“The fact is, Google News is absolutely irrelevant in Brazil,” said Carlos Müller, communications advisor for National Association of Newspapers in Brazil (AJN), after a widespread boycott of Google’s popular news aggregator. Many empires, from News Corp to the entire country of France, have threatened to pull of Google because the search giant doesn’t compensate them for displaying snippets of their content, but none have yet to follow through out of the fear of boycotting the world’s most popular website. The AJN reports that Brazilian newspaper have seen a meager 5% drop in traffic, which not only justifies their own protest but could inspire a mass revolt online.
News aggregators like Google News ended the monopoly media outlets once had over their own content. Users can quickly scan headlines from hundreds of news sources without ever actually visiting the website, all while Google profits from advertisements displayed next to headlines. “With the rise of search engines and news aggregators on the internet, newspapers lost an important part of that chain of value. I think that this move to step out of a search service is an attempt to regain dominance here,” said Eugenio Bucci, a professor at the University of São Paulo (ECA-USP).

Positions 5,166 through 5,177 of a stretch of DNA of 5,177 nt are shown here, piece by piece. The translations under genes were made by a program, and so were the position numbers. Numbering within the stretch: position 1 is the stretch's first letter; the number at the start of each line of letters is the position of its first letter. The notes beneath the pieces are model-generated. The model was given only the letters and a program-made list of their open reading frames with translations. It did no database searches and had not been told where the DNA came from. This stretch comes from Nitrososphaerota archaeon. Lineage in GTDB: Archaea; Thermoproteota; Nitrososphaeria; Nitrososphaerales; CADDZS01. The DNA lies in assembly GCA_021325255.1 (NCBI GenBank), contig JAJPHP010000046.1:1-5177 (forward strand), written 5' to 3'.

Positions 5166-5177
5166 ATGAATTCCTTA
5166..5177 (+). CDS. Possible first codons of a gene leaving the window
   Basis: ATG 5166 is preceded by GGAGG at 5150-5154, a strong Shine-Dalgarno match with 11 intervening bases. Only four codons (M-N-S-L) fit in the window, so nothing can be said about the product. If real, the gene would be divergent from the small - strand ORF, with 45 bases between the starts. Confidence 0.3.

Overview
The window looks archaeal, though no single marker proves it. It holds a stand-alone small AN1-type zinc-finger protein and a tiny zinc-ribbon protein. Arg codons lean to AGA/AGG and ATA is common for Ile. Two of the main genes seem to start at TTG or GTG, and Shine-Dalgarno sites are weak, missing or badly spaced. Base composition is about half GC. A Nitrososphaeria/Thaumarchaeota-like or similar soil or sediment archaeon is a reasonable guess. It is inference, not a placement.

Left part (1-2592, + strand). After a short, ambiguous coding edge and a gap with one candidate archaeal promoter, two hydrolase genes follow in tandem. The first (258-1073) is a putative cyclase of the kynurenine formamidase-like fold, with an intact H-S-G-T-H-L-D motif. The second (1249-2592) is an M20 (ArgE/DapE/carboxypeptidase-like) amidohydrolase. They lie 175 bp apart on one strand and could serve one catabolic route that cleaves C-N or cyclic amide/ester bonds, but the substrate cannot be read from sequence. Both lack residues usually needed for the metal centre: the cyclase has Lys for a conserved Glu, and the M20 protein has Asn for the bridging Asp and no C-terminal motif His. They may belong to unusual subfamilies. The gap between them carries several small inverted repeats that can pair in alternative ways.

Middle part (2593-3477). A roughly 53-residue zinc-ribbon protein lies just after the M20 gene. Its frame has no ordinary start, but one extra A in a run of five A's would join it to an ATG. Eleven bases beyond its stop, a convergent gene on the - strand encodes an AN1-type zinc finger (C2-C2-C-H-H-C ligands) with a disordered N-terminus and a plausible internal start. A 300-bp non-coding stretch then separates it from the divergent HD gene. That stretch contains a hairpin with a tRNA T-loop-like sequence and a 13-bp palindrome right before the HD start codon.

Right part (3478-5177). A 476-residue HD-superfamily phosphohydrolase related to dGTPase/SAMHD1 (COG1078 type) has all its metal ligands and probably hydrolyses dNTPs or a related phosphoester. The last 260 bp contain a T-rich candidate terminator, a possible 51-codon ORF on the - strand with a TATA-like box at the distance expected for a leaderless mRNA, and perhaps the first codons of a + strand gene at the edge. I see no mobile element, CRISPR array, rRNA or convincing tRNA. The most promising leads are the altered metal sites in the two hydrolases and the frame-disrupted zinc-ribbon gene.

When France recently made a similar complaint, Google responded that it sends over 4 billion clicks to French sites each month. Laws that curtail the search engine’s ability to crawl or display content, “would threaten its very existence,” argues Google. Indeed, Chairman Eric Schmidt is headed over the France right now on a (please, please don’t divorce us) goodwill mission to smooth things out.
The statistics should be taken with a Amazonian-size grain of salt. Not all newspapers have pulled out and the source isn’t exactly objective. But, if its mostly true, Google could be in trouble.